CALPOL 120 mg Sugar Free Infant Oral Suspension is used to relieve pain such as tooth pain, headache, sore throat and aches and pains that come with colds and flu. It also brings down fever (high temperature).
The paracetamol in CALPOL® 120 mg/5 ml Sugar Free Infant Oral Suspension is used to relieve pain such as tooth pain, headache, sore throat and aches and pains that come with colds and flu. It also brings down fever (high temperature).
Calpol® contains methyl, propyl and ethyl parahydroxybenzoate, maltitol, sorbitol and carmoisine.
How to Use
Always use this medicine exactly as described in this leaflet or as your doctor or pharmacist has told you. Check with your doctor or pharmacist if you are not sure.
For oral use only
Each sachet contains 5 ml of this medicine. Any unused contents of the open sachet should be discarded.
Never give more medicine than shown in the table.
Do not overfill the spoon.
Always use the spoon supplied with the pack.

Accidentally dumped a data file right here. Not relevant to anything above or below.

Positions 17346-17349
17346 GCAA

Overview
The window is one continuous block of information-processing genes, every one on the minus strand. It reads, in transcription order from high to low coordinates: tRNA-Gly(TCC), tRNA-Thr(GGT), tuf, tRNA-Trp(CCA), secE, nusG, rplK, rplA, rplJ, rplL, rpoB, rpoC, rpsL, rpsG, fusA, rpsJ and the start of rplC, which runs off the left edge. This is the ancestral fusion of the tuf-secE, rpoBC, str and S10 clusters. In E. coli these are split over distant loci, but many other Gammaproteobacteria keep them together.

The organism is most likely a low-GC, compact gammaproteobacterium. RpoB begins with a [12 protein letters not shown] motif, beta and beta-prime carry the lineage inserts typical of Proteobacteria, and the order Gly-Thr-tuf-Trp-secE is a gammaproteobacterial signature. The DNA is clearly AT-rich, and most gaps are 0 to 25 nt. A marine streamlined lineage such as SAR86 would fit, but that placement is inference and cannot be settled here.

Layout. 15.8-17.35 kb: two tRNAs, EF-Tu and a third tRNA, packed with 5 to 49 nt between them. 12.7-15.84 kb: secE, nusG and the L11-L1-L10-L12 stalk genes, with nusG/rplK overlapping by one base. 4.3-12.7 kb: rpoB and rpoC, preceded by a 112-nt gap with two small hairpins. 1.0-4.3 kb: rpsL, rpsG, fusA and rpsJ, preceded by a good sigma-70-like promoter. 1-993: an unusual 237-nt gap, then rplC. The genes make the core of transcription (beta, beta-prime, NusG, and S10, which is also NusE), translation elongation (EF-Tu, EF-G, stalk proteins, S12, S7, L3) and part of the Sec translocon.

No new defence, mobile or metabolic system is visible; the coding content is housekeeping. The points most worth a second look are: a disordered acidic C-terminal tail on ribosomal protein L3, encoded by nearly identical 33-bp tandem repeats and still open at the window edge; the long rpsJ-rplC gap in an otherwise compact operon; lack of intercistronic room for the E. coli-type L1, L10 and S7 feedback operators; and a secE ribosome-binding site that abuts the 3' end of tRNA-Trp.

It is important to massage the sachet before use.
Do not give with any other paracetamol-containing products.
Babies under 2 mths: Do not give to babies under 2 months old. Consult your doctor.
Children 2-3 mths:
Post-vaccination fever – 2.5 ml. If necessary, after 4-6 hours, give a second 2.5 ml dose.
Other causes of pain and fever – if your baby weighs over 4kg and was born after 37 weeks – 2.5ml. If necessary, after 4-6 hours, give a second 2.5 ml dose.
Children from 3 months to 6 years:
3-6 months: 2.5 ml. Up to 4 times a day
6-24 months: 5 ml. Up to 4 times a day
2-4 years: 7.5 ml (5 ml + 2.5 ml). Up to 4 times a day
4-6 years: 10 ml (5 ml + 5ml). Up to 4 times a day
Do not give more than 4 doses in any 24 hour period.
Leave at least 4 hours between doses.
Do not give this medicine to your child for more than 3 days without speaking to your doctor or pharmacist.
Tell your doctor or pharmacist if your child is taking any other medicines including:
metoclopramide or domperidone (used to treat nausea and vomiting)
colestyramine (used to treat high cholesterol)
anticoagulants (drugs that thin the blood, such as warfarin)
anticonvulsants (drugs to treat epilepsy)
If you are not sure about the medicine your child is taking, show the bottle or pack to your pharmacist.
Immediate medical advice should be sought in the event of an overdose, even if the patient feels well because of the risk of irreversible liver damage.
If any of these bullet points apply, talk to a doctor or pharmacist